As US Secretary of State Hillary Clinton spent time this week schmoozing with Indian external affairs minister SM Krishna at the US-India Strategic Dialogue in Washington, the Obama administration was engaged in a strategic dialogue with her husband, former President Bill Clinton. The gist of that conversation could well have been: "Shut up, please."
Bill is a major surrogate for US President Barack Obama's re-election campaign. But already, the relationship between them has turned into one resembling that between supposed allies, the US and Pakistan. Every time Obama's team puts a strategy in place, Bill saunters out to the media and destroys it. You can almost picture a Clintonian wink as he shrugs: "But I was only trying to help, guys."
Bill was famously elected president on the bumper sticker slogan: "It's the economy, stupid." As the Obama re-election campaign attempts to deflect attention from that very issue, their mantra of grief could well be: "It's the stupid economy."
Even as they attempt to paint Republican Mitt Romney a one percenter and a vulture capitalist, Bill smiles at the camera and talks. For instance, he described Romney's business record as "sterling", an adjective that left Democratic strategists lost for words.
If Romney's time heading the firm Bain Capital was to be another mode of attack, Bill was happy to interject and explain that Romney's background put him over the "qualification threshold" to be president.
At times, Bill even seems to channel his nemesis during his presidency, then Speaker of the House of Representatives Newt Gingrich. During his abortive run for the Republican nomination, Gingrich described himself as a would-be "president of paychecks" while dubbing Obama "the finest food stamp president in American history." Always competitive and unwilling to let his erstwhile adversary have the last word, Clinton recently whined about the state American economy is in with "so many people getting food stamps, so many people getting unemployment."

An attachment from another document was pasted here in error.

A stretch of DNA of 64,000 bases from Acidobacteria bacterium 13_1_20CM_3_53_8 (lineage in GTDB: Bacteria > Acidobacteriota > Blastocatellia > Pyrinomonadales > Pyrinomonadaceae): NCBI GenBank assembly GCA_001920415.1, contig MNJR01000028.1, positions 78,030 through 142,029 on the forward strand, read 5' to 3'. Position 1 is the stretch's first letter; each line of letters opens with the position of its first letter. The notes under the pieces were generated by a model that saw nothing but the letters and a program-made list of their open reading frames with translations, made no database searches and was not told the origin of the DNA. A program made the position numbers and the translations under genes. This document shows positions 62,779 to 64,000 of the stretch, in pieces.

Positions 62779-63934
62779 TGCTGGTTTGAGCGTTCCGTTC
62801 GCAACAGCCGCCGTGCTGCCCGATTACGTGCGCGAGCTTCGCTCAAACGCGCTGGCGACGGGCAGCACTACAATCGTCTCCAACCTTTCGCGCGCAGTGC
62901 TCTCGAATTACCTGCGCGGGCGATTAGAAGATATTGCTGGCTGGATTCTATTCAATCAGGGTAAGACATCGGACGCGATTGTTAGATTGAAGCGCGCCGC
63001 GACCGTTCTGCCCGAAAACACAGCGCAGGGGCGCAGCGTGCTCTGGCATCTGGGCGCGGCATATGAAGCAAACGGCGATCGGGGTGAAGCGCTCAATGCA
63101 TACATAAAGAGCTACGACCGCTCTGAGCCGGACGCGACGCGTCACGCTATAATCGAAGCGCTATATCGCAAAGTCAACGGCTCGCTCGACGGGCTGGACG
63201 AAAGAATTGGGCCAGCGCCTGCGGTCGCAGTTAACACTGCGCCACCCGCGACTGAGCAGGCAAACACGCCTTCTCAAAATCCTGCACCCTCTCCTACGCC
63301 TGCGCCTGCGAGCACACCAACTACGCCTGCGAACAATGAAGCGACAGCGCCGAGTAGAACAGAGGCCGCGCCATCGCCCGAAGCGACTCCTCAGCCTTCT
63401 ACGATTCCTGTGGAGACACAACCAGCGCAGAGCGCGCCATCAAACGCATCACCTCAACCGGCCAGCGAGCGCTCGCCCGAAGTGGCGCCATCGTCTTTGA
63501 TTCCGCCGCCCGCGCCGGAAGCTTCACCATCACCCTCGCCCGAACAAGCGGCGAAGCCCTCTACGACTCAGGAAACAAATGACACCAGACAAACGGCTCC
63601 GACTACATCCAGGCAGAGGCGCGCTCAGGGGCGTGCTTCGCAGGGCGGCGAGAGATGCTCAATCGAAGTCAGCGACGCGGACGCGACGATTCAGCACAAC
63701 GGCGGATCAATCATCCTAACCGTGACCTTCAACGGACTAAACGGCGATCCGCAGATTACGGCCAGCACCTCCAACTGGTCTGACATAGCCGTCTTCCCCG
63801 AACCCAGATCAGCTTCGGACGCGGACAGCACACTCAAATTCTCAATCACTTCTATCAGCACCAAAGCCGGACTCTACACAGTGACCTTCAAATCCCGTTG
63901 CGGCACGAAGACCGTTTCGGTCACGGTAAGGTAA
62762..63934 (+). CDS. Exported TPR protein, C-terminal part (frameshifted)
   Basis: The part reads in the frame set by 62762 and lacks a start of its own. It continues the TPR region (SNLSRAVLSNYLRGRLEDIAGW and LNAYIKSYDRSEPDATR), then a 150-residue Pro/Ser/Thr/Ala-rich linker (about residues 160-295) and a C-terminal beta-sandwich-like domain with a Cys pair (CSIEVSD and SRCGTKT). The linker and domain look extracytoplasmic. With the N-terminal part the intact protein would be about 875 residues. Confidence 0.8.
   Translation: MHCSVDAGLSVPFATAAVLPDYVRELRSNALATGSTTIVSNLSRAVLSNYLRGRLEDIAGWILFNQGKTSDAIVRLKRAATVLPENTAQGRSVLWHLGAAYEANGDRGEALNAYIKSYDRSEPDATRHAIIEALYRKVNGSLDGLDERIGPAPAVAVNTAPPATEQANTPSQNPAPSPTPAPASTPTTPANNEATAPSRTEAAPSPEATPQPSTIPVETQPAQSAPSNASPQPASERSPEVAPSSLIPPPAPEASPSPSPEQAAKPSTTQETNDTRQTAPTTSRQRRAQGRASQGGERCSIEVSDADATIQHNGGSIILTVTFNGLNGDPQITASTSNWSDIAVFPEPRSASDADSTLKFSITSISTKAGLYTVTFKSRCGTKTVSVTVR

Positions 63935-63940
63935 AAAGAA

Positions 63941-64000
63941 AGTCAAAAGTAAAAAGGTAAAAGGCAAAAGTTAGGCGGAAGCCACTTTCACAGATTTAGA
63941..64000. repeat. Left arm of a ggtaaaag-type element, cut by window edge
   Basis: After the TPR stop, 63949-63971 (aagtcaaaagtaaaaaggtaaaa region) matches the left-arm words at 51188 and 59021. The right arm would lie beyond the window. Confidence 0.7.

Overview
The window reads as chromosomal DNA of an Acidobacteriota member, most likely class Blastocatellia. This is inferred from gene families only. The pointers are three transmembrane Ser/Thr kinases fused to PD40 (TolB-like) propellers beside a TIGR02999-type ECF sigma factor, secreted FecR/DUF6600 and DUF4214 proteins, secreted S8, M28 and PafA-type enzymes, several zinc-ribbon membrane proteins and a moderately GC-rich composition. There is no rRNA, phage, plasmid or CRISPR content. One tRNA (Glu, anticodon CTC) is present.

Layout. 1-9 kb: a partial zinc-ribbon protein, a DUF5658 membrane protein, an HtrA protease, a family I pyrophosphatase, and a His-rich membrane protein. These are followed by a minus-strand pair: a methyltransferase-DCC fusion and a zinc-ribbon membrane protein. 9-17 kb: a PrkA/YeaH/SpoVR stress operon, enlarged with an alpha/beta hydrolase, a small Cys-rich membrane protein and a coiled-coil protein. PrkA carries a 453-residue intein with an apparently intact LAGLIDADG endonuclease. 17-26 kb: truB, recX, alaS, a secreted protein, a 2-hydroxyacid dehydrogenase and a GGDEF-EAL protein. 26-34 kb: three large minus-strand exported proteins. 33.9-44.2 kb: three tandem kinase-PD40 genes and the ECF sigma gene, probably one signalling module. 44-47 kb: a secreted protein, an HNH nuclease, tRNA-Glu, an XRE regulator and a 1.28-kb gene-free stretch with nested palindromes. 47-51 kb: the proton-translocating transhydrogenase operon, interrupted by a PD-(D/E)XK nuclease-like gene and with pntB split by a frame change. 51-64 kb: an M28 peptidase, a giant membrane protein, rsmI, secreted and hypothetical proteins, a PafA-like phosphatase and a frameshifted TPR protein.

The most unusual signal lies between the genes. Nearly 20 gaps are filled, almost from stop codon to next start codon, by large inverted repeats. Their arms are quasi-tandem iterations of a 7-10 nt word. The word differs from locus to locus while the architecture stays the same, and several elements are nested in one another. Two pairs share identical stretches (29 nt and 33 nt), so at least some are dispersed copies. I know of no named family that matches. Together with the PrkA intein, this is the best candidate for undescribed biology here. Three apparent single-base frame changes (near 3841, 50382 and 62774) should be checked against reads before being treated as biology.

The Romney campaign is certainly enjoying the unexpected assist. It launched a fake Twitter account Bill_Clinton12, now suspended. Funnily enough, those tweets, meant as parody, seemed too real. One went: "A vote for @BarackObama is a crap shoot, a roll of the dice." That was a phrase Clinton actually employed during the 2008 primary campaign, when his wife was engaged in a bitter race with Obama for the Democratic Party's nomination. The Romney campaign killed that Twitter account, possibly figuring that Bill was doing a fine hit job on his own.
His off message adventures have troubled the Obama campaign because it has to expend energy on a flurry of clarifications. And they aren't quite sure where the loose cannon will fire next. Like supporting a temporary extension of tax cuts for the wealthy, a measure implemented by George W Bush, which Obama has vowed to veto. With each fresh fusillade, Bill pumps more holes in the Obama campaign narrative.
The real question is whether Bill is really gaffe prone. If the punditry expects American voters to believe that, Clintonistas could turn to them and respond, "Sorry, no cigar." Who could believe that a politician, who, during l'affaire Monica Lewinsky, asked for a clarification of what the "meaning of the word 'is' is", would be careless with words? With Bill Clinton you know what the meaning of this is. He may have turned vegan but he knows red meat when he sees it. Obama may just find out what the meaning of diss is.
There are still scars from the 2008 campaign, when Obama criticised his presidency in the same breath as that of his successor, Bush. Perhaps its payback for badmouthing the Clinton "legacy". And there's always the consideration that an Obama defeat this November could enable another Hillary Clinton run for the White House in 2016. At the centre of Bill's insurgency is a case of the Clinton agenda, uber alles.
There's no doubt that Clinton will proclaim during the campaign that he's got Obama's back. That may not be where the president wants him.
Currently based in Toronto, Anirudh Bhattacharyya has been a New York-based foreign correspondent for eight years.
The views expressed by the author are personal.